Attitude Is Everything, Revised: 10 Life-Changing Steps to Turning Attitude into Actionby Keith Harrell
In the world of professional speakers, Keith Harrell is making adifference. Clients such as IBM, Coca-Cola, and Boeing know it that'swhy Keith is one of the most in-demand speakers on the circuit. Here,in Attitude Is Everything, he shares the secrets that got him where he is today and provides you with a program for developing a/b>/b>… See more details below
In the world of professional speakers, Keith Harrell is making adifference. Clients such as IBM, Coca-Cola, and Boeing know it that'swhy Keith is one of the most in-demand speakers on the circuit. Here,in Attitude Is Everything, he shares the secrets that got him where he is today and provides you with a program for developing a healthier,happier, more productive attitude.
This is an enlightening, inspiring, and practical guide for gainingcontrol of your career and your life by ridding yourself of negativebaggage, building positive attitudes, and then turning them into actionsto help you achieve your dreams.
Now, along with the Attitude Is Everything workbook, you willhave all the tools for developing and maintaining a powerful positiveattitude in order to get ahead.
- HarperCollins Publishers
- Publication date:
- Edition description:
- Sales rank:
- Product dimensions:
- 5.31(w) x 8.00(h) x 0.61(d)
Read an Excerpt
Attitude Is Everything
Understand the power of "attitude."
The first thing you need to do, to turn your attitude into action, is to tap into the power of your attitude. This key step is the foundation on which the other nine steps in this book are built. Attitude is everything; it impacts everything you do.
As far back as I can remember, I've heard about the importance of a positive attitude and the powerful effect it could have on my life. I heard it from my parents, teachers, coaches, and supervisors over the years. How many times in your life have you been encouraged to have a positive attitude? Although attitude plays an important role in everyone's life, many people don't know its meaning or realize the influence it has on their performance at work and on their relationships. What, then, is attitude?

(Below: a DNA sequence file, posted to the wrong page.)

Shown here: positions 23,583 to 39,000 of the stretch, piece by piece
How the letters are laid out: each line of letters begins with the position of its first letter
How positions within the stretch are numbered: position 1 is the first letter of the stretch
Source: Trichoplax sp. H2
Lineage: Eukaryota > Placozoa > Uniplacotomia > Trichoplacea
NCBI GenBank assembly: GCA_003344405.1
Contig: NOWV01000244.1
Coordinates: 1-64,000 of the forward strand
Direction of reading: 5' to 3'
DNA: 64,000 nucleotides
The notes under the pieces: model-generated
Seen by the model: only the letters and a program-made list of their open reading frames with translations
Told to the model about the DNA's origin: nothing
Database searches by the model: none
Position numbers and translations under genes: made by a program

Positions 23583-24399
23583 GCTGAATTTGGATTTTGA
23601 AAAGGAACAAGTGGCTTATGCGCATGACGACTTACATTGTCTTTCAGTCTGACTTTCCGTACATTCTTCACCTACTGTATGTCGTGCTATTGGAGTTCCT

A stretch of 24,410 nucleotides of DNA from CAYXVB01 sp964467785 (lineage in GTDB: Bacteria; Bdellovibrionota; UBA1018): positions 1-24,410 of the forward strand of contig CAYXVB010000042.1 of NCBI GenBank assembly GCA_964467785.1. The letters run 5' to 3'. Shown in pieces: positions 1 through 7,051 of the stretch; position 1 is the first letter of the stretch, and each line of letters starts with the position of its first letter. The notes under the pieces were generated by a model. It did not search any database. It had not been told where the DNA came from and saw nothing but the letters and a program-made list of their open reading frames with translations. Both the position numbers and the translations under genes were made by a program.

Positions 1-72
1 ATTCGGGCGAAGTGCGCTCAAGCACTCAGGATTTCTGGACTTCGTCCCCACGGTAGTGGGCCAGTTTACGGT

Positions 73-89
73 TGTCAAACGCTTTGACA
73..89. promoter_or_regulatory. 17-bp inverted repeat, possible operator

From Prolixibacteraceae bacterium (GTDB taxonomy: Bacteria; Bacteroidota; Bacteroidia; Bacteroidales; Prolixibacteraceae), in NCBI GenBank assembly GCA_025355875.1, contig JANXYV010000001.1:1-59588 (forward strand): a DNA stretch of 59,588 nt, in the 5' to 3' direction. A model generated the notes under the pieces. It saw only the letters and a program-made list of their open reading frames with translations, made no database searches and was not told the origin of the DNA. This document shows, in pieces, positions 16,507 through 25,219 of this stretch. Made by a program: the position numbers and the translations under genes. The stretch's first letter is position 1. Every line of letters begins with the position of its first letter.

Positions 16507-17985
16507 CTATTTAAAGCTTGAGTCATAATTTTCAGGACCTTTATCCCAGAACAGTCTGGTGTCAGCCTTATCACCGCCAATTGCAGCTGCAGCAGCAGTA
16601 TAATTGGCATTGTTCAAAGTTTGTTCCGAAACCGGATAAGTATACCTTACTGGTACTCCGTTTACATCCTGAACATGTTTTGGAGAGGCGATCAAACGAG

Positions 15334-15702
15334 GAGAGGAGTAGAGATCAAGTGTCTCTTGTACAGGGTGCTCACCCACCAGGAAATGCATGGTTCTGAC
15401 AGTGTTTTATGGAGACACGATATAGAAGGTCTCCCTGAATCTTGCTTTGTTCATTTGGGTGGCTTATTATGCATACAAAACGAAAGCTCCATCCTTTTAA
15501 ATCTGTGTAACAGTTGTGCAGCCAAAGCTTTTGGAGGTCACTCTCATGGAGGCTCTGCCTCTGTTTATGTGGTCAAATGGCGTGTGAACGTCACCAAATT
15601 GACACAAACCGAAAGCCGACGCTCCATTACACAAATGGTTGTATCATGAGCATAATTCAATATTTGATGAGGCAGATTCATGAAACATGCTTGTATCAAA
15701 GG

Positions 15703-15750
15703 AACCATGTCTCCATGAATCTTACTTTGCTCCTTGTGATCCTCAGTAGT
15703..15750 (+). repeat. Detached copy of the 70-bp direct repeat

The American Heritage Dictionary defines attitude as a state of mind or feeling with regard to some matter. For me, attitude can be defined in one word: life. The attitude that you carry around makes an incredible difference in your life. It can be a powerful tool for positive action. Or it can be a poison that cripples your ability to fulfill your potential. Your attitude dictates whether you are living life or life is living you. Attitude determines whether you are on the way or in the way.
I spent most of my young adulthood chasing a dream to become a professional basketball player. In high school, I was an All-American and the Most Valuable Player of our state championship team. I accepted ascholarship to Seattle University, where I was the team captain for three of my four years. I averaged more than sixteen points per game in my senior year. In June 1979 1 expected to be drafted by a National Basketball Association team. It was a dream that I had shared with everyone I knew. My family, friends, teammates, and others who had followed my career had come to expect that it would happen, based on my success as a player in high school and college.
On the day of the NBA draft, 1 waited and waited and waited ... but the phone did not ring. I was devastated. I had devoted myself to the sport and to my future as an NBA player. It was tough to give up on that dream. I felt cheated when it didn't happen.